Optimization of a gravity-driven membrane (GDM) system operated with simple manual cleanings for household drinking water treatment

Jonghun Lee, Jong Chan Yi, Hyejin Jung, Pyungkyu Park, Soo Hong Noh

Research output: Contribution to journalArticle

Abstract

Manual cleaning protocols were developed for a gravity-driven membrane (GDM) module. Such a module is a promising solution for household water treatment in low- and middle-income countries. A filtration system equipped with the GDM module was tested in a batchwise manner using three different feed water solutions. Two types of manual cleaning protocols were performed to delay the permeability decrease, namely cleaning between batches and long-term cleaning (every 15 batches). The optimized protocol for cleaning between batches consisted of 3 twisting and 10 vertical shaking movements; the optimized long-term cleaning protocol consisted of 70 vertical shaking movements for both the middle region of the module and the module header. These cleaning protocols allowed the filtration system to produce sufficient water to meet the minimum requirements for a five person family using all three kinds of feed water solutions. The module produced water without Escherichia coli, even for the wastewater influent.

Original languageEnglish
JournalWater and Environment Journal
DOIs
Publication statusPublished - 2019 Jan 1

Fingerprint

Water treatment
Potable water
Cleaning
Gravitation
gravity
membrane
Membranes
water
Water
water treatment
protocol
household
drinking water treatment
income
permeability
Escherichia coli
wastewater
Wastewater

All Science Journal Classification (ASJC) codes

  • Environmental Engineering
  • Water Science and Technology
  • Pollution
  • Management, Monitoring, Policy and Law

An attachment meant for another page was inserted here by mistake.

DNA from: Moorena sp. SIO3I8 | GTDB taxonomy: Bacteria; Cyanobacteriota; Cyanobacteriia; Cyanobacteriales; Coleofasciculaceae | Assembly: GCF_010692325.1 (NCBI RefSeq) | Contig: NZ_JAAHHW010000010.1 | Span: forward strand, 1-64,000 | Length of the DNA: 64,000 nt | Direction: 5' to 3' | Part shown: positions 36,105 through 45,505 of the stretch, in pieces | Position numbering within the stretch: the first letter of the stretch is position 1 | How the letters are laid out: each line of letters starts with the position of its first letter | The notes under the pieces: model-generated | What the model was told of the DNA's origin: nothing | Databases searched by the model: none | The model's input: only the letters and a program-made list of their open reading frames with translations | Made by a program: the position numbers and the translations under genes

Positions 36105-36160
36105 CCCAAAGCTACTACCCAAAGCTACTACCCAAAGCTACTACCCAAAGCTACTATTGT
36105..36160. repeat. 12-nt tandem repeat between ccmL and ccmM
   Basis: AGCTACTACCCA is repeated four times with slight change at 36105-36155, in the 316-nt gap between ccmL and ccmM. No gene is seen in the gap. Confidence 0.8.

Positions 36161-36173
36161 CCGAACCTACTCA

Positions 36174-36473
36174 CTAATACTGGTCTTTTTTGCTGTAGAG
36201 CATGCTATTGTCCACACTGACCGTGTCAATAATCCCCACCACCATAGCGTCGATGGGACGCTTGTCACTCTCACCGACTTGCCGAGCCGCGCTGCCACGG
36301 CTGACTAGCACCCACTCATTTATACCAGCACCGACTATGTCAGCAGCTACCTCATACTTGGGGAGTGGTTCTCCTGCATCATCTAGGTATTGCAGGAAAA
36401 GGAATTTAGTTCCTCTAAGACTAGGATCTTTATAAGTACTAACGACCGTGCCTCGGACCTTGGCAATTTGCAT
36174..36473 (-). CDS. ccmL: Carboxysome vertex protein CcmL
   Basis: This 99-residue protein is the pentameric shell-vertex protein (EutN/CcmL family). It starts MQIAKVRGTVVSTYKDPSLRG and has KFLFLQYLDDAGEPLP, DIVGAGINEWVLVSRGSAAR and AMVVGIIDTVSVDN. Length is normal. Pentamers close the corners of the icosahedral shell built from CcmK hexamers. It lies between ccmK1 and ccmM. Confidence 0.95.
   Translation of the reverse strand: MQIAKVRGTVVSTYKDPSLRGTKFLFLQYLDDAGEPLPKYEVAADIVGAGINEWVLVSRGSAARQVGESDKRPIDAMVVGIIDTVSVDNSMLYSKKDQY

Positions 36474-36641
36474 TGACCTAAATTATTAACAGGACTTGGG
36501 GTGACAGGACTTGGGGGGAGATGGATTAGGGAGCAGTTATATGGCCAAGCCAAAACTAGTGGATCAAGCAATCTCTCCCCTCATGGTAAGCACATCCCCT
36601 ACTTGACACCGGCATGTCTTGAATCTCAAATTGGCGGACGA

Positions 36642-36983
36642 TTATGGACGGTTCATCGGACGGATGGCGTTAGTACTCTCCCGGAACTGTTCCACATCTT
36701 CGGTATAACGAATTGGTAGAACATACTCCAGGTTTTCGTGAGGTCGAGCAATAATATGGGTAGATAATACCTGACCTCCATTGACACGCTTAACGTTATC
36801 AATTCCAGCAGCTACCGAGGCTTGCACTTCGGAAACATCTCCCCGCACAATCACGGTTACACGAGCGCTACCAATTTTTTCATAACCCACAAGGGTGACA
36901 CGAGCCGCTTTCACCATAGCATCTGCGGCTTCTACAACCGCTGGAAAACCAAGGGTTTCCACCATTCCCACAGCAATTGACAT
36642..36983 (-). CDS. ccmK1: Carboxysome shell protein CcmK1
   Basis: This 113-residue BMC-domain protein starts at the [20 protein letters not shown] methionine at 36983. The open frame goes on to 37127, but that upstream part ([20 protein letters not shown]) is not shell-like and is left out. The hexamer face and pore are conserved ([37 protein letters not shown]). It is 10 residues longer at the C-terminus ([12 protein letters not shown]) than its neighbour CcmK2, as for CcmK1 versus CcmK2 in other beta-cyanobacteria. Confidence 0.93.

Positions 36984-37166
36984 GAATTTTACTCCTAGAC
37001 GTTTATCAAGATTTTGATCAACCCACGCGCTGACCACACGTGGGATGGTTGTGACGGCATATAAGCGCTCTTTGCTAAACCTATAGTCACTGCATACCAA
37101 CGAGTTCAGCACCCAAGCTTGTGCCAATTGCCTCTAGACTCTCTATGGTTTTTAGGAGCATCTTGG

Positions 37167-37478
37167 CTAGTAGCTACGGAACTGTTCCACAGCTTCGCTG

Cite this

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abstract = "Manual cleaning protocols were developed for a gravity-driven membrane (GDM) module. Such a module is a promising solution for household water treatment in low- and middle-income countries. A filtration system equipped with the GDM module was tested in a batchwise manner using three different feed water solutions. Two types of manual cleaning protocols were performed to delay the permeability decrease, namely cleaning between batches and long-term cleaning (every 15 batches). The optimized protocol for cleaning between batches consisted of 3 twisting and 10 vertical shaking movements; the optimized long-term cleaning protocol consisted of 70 vertical shaking movements for both the middle region of the module and the module header. These cleaning protocols allowed the filtration system to produce sufficient water to meet the minimum requirements for a five person family using all three kinds of feed water solutions. The module produced water without Escherichia coli, even for the wastewater influent.",
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Optimization of a gravity-driven membrane (GDM) system operated with simple manual cleanings for household drinking water treatment. / Lee, Jonghun; Yi, Jong Chan; Jung, Hyejin; Park, Pyungkyu; Noh, Soo Hong.

In: Water and Environment Journal, 01.01.2019.

Research output: Contribution to journalArticle

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